I chose to focus on two 31-day periods: 1 August 2014 to 31 August 2014 for Ebola and 23 March 2020 to 23 April 2020 for the COVID-19 pandemic. These periods were chosen because they marked significant developments in the Ebola and coronavirus outbreaks. My focus was on how language and images were used.
I quantified the coverage: first in terms of continents and then on a country-by-country basis.
Figure 1 shows the number of news reports on the 2014 Ebola and 2020 coronavirus outbreaks at continental level. Figure 2 breaks this down further and shows which countries received the most coverage in the publications and period considered. https://datawrapper.dwcdn.net/JPLHj/1/
When it came to the 2020 coronavirus outbreak, three of the four most reported on countries were western countries – America, Italy and England. All had very high rates of infection and death. The fourth most mentioned country was China, where the outbreak originated. https://datawrapper.dwcdn.net/Y8O2H/3/
While this could have been expected, the contrast with Africa is marked because individual countries weren’t mentioned even though the continent overall received a great deal of coverage. The conclusion is that for these publications, developments in individual African countries were not prioritised to the same degree as developments in individual western states.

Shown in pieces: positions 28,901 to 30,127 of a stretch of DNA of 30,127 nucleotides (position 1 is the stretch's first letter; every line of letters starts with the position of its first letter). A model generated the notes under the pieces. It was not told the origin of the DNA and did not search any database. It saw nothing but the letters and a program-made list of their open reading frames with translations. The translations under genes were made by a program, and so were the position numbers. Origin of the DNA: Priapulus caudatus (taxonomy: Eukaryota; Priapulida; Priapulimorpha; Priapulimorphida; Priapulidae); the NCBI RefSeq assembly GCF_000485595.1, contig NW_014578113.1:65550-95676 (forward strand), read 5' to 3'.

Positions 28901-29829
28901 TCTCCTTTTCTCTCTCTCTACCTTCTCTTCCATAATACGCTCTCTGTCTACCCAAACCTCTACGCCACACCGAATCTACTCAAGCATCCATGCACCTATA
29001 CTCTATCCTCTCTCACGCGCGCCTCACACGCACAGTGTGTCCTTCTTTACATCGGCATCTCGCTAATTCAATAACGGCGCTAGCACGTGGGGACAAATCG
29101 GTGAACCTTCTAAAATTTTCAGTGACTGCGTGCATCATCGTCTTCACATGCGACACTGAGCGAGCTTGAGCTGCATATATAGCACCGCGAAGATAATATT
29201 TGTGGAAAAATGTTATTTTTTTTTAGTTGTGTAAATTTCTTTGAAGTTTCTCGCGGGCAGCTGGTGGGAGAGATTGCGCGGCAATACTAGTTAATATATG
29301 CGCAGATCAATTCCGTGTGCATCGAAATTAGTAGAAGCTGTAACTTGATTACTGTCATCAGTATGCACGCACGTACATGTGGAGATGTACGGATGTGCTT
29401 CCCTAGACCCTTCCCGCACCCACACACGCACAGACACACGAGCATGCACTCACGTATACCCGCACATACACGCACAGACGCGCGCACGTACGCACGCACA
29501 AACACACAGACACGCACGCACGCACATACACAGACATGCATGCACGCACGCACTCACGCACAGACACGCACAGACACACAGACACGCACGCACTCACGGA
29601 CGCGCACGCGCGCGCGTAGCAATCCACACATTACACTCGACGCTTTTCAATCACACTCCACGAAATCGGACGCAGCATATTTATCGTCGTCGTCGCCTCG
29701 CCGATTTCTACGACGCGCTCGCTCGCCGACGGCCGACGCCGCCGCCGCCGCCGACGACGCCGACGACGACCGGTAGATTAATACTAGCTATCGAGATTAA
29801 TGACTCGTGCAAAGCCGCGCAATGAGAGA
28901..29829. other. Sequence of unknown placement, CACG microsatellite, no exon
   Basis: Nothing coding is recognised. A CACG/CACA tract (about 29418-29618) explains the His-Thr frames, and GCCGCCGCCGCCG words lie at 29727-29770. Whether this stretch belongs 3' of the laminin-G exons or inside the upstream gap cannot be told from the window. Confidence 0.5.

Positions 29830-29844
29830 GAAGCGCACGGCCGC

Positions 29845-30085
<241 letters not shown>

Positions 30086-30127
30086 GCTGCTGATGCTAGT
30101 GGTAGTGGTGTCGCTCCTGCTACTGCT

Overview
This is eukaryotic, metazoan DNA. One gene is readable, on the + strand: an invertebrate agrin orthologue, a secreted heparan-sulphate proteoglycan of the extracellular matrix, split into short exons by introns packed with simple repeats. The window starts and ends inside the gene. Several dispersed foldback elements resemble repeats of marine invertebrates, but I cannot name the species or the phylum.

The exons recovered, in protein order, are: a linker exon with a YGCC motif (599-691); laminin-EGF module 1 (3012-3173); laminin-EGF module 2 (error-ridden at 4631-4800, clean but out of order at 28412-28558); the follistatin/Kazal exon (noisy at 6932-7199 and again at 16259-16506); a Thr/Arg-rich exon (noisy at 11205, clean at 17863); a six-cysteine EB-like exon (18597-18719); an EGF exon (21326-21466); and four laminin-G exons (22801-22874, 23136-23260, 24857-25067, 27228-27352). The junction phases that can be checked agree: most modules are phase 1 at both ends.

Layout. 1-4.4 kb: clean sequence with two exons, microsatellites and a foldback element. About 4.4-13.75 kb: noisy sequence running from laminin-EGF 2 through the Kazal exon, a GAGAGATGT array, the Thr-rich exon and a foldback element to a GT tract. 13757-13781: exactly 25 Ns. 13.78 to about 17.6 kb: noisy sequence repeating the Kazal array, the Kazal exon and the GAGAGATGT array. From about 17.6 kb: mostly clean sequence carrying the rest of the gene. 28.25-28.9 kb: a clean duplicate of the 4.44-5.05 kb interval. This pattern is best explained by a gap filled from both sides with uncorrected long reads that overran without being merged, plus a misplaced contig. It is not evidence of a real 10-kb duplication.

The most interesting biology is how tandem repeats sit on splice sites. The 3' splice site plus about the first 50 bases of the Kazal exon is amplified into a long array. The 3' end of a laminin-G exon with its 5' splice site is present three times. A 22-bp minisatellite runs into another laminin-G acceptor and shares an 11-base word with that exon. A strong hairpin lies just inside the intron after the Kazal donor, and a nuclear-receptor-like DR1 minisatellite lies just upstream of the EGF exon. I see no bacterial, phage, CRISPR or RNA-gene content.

Next I analysed the headlines and the body of the articles to understand how words were used. The framework I used, known as the ideological square, is rooted in a view of language-use as something that advances ideology, particularly in how it includes and esteems through references to “us” and excludes or disparages through reference to “them”.
This “us vs them” perspective is commonly known as othering or otherness.
Language that alludes to “us” is associated with favourable properties, while language that alludes to “them” is associated with negative properties.